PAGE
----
Reed College Aerial, 1940 Posted on July 17, 2013 by Vintage Portland 9 A nicely detailed top-down image of the Reed College, including parts of Eastmoreland, Westmoreland and Woodstock areas in 1940. This view has the south at the top. (City of Portland Archives) Rate this:Share this:FacebookPinterestTwitterEmailRedditLike this:Like Loading... Related
Are there overlapping views of the north field at Reed College? I ask because geologist John Eliot Allen claimed that there were giant ripple currents in the field from the ice-age floods. I have never found the original paper making the claim, so it would be great to do some stereo analysis. Thanks.
Broom Field was supposedly at Westmoreland park but south of SE Bybee that looks like a landing strip west of 99E
robotroyal – The paper you have in mind, I assume is “Giant River Channel Forms on Portland, Oregon,” by L Palmer. Alan included this reference in the 1986 edition of Cataclysms on the Columbia – and also noted that it was unpublished, hence your inability to find it. Alan et al mention the giant ripple bar at Reed in the 2009 edition of Cat on the Col but leaves the Palmer paper out of the bibliography, which I’m mentioning just in case you only have that edition of the book and were wondering why you couldn’t find the paper. They state that the east end of the campus is on the bar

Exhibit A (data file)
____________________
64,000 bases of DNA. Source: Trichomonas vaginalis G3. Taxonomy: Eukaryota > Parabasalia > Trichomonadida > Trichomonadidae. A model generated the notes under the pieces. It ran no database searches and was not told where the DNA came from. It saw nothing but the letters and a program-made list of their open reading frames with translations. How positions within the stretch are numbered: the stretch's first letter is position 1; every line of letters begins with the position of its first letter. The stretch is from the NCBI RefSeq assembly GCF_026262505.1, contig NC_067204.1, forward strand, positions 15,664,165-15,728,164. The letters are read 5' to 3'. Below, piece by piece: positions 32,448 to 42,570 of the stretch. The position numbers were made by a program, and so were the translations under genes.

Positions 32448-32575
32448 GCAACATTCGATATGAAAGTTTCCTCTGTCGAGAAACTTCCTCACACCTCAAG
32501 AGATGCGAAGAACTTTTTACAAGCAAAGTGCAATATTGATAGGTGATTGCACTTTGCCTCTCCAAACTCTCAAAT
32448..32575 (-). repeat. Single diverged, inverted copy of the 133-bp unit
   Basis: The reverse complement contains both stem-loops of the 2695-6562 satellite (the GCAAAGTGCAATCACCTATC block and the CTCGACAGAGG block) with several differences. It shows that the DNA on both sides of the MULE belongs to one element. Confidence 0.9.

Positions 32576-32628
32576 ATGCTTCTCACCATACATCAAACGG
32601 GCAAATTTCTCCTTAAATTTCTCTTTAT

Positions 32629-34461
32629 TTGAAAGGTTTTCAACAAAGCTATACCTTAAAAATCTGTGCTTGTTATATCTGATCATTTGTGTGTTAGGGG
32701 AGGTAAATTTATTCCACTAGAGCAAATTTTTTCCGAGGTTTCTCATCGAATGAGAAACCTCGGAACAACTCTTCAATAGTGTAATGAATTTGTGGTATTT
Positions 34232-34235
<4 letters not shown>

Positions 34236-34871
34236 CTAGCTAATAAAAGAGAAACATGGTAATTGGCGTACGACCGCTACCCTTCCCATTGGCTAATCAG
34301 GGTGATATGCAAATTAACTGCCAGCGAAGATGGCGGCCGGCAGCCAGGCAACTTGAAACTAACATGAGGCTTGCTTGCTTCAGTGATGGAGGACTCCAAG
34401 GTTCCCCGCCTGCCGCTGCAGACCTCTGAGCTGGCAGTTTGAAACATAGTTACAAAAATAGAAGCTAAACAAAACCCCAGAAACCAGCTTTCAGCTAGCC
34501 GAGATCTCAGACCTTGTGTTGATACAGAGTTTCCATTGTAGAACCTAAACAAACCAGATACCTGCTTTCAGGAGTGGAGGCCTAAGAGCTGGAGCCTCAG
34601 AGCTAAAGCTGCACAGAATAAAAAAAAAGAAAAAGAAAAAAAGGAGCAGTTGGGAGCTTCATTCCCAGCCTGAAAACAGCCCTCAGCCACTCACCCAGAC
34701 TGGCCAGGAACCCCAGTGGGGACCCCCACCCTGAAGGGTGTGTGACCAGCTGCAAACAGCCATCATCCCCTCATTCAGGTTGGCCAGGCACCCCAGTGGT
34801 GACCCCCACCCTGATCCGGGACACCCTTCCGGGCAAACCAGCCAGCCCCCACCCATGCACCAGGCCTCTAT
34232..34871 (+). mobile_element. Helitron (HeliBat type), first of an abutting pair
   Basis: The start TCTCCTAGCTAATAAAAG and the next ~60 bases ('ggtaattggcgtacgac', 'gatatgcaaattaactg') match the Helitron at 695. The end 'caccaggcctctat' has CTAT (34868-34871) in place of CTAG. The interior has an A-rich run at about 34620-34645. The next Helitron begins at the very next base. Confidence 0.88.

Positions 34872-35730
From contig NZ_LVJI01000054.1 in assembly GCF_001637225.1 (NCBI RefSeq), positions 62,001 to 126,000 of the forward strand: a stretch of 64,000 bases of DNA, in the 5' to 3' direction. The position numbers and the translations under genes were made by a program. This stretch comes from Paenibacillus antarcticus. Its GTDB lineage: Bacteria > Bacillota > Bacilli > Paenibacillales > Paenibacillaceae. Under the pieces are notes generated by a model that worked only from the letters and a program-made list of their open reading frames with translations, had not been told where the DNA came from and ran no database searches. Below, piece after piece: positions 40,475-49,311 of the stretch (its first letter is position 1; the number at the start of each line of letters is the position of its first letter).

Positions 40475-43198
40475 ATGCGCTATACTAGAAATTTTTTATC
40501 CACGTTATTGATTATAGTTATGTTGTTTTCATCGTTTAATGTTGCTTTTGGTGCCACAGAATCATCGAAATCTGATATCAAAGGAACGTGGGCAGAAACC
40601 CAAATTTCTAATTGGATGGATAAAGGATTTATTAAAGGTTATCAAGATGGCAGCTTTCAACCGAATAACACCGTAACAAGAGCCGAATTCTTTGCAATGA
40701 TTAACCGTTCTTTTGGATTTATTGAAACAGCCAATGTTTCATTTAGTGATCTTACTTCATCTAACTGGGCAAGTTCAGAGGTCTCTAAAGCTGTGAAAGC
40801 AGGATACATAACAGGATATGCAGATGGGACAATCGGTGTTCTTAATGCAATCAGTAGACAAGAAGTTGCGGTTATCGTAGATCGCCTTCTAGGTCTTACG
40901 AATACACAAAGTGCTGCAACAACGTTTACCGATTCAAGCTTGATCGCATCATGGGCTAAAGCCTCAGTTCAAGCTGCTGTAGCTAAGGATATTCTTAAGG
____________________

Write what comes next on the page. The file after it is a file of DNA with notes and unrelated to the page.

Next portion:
Or perhaps you were a student of Alan himself? Last summer I was talking with the fellows behind the desk at Crown Point about the Troutdale Formation, Priest Rapids lava flow, etc. Turned out one of them had been in Alan’s classes.
That bar would show up more prominently on the USGS quadrangle map of the area. Probably that one’s available for viewing online, but there are surprising gaps in what’s available from the USGS for some reason – some maps are really out-of-date.
There are some really prominent ripple bars out in Yamhill County, in the Chehalem Valley south of Gaston, along Wapato Lake on Spring Hill Road. They don’t really manifest themselves as anything but ridges you drive over, but when you know they were created by flood waters hundreds of feet high you’re taken aback a bit, to say the least.
Woah! Thanks! I spoke with Professor Allen once on the phone. That was all. He donated a lot of photocopies to the Oregon Historical Society while he was alive, but I would love to know if the originals survived him.
You might check out this very cool LIDAR data viewer from the Oregon Department of Geology and Mineral Industries. Terrific detail on the underlying topography.
I’m pretty sure I got the email announcing the lidar viewer, but I had no idea it would be so polished. Quite amazing!
Reblogged this on Oregon Real Estate Round Table.
Wow, look at all that farmland!
Thanks for the link to the Lidar viewer, Dan. That’s pretty neat.
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